“Do’s”
1. Call Snohomish Conservation District and talk with an engineer or planner. We have a variety of effective practices that can help fix drainage problems. 2. Let us create a plan for you free of charge so you know your remedy was designed by a professional who understands soils and underground water movement.

“Don’ts”
1. Don’t dig a lot of holes -- the more you disturb the silt layer, the more it will seep. 2. Don’t cover the seeping area with rocks or cobble pathways -- this will only make the silt layer thinner than the surrounding silt and provide a larger weak area for the trapped water to leak out of.

Free Services Available
Snohomish Conservation District can provide free plans and design details for property owners facing stormwater problems. We also provide on-the-ground technical advice during construction.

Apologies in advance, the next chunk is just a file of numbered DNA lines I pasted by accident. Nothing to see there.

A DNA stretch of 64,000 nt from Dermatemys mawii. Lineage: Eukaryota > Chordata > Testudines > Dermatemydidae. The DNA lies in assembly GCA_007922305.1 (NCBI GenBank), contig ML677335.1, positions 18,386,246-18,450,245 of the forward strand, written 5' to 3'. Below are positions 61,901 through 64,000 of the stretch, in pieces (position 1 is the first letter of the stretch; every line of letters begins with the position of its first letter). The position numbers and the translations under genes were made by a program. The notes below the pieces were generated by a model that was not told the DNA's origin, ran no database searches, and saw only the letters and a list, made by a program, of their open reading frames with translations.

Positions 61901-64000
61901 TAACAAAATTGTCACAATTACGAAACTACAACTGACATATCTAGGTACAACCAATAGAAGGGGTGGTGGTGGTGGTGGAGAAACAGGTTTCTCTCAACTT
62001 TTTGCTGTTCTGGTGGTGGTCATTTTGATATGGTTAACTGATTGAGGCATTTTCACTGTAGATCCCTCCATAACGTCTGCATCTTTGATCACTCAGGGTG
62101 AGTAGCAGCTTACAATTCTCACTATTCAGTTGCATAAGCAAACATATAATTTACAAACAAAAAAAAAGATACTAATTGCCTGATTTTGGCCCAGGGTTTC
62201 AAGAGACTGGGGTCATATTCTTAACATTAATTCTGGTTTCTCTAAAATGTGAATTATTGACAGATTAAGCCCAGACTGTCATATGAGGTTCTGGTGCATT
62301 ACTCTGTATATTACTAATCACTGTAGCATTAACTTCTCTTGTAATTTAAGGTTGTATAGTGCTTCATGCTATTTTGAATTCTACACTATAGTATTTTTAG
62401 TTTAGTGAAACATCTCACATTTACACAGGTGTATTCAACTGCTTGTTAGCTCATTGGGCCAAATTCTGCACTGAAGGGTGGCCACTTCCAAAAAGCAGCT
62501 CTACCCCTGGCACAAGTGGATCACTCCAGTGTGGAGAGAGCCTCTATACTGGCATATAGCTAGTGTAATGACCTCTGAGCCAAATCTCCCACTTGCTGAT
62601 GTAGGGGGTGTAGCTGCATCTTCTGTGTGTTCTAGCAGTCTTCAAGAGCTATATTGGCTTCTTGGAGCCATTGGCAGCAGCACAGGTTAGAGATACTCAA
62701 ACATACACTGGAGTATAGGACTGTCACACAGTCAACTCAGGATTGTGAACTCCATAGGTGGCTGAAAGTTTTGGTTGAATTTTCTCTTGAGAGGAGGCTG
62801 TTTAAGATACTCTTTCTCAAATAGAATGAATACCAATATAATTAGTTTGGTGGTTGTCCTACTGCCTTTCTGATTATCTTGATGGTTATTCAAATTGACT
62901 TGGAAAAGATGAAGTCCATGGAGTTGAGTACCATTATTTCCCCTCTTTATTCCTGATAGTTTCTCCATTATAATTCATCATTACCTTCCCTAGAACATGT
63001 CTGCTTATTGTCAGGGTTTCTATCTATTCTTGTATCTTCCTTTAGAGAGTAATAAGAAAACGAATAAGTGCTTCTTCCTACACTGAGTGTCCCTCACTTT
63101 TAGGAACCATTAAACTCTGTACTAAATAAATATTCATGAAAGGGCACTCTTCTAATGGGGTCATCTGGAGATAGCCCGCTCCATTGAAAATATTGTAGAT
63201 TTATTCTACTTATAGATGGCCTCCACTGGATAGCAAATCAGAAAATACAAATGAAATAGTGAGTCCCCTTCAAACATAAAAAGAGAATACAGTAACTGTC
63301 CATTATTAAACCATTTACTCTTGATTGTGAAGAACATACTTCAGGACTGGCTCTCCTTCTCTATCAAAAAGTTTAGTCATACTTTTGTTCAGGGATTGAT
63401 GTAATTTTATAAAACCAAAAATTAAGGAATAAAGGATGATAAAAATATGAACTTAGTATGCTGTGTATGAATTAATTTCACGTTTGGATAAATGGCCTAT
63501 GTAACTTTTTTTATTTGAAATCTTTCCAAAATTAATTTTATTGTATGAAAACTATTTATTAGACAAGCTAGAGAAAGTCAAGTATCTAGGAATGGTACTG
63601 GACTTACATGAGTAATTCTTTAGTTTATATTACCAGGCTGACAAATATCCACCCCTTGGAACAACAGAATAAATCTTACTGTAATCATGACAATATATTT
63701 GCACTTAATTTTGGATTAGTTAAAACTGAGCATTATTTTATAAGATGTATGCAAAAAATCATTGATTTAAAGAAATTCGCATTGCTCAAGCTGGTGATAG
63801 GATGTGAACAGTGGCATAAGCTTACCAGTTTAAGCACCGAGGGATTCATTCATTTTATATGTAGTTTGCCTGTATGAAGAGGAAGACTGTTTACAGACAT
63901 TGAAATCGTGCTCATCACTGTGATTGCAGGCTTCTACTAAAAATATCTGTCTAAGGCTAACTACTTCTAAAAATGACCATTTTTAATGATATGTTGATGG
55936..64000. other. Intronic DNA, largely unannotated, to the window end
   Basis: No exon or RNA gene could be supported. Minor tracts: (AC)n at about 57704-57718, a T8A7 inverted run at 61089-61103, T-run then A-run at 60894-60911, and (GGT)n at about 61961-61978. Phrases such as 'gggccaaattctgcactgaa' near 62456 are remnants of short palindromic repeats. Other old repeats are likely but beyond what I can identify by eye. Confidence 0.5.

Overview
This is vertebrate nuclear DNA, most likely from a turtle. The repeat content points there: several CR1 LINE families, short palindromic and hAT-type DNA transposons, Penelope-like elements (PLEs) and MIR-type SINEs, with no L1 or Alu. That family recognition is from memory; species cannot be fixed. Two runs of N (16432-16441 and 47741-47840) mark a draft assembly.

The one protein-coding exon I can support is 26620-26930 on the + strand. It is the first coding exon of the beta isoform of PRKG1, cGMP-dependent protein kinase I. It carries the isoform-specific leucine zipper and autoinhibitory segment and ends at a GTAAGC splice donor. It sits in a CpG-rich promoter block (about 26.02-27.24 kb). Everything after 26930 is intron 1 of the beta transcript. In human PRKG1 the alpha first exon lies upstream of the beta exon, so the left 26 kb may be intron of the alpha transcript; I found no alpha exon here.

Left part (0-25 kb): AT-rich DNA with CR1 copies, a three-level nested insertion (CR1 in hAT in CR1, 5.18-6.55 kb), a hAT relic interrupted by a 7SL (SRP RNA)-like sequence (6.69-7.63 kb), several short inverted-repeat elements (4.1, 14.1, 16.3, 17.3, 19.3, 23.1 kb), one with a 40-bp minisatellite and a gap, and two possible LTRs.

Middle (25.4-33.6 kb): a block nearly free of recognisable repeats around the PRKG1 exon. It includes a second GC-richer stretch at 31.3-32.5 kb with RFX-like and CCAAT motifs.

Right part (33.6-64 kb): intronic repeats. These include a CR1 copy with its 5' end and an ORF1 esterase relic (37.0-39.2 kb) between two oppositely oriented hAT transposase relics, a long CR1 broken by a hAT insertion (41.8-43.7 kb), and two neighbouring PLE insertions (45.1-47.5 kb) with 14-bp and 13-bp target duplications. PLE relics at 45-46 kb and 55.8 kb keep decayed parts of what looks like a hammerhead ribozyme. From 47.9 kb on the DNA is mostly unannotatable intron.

If you have a difficult drainage issue and are worried about how to resolve it, please call us. Landowners may find they have created additional problems or that their ‘fix’ is actually illegal. The potential damage to your land, a neighbor’s property, or a nearby stream or river can be severe if your drainage system is not properly designed. That’s why these plans need to be reviewed and approved by city or county planners and engineers first. If you don’t have a ’silt sandwich’ situation, but do have drainage problems or want to know your soil type, contact Derek Hann at 425-335-5634 ext. 119, Derek@snohomishcd.org, or stop by our Lake Stevens office. Snohomish Conservation District has the expertise and resources to help you increase the function and value of your land. The District helps landowners on a voluntary, non-regulatory basis and our services are free.

~~~~~~~~~~ See photo and graphic on next page Author: Derek Hann, Stormwater Engineer June 2011
Text and Photos may be used with permission only, with credit to the Snohomish Conservation District and photographers listed.

Improperly trying to solve drainage issues may garner you a fine, especially if you impact nearby waterways or county ditches.
Photo by Lois Ruskell

Diagram of a ‘Silt Sandwich’ formation which shows how springs emerge from a slope.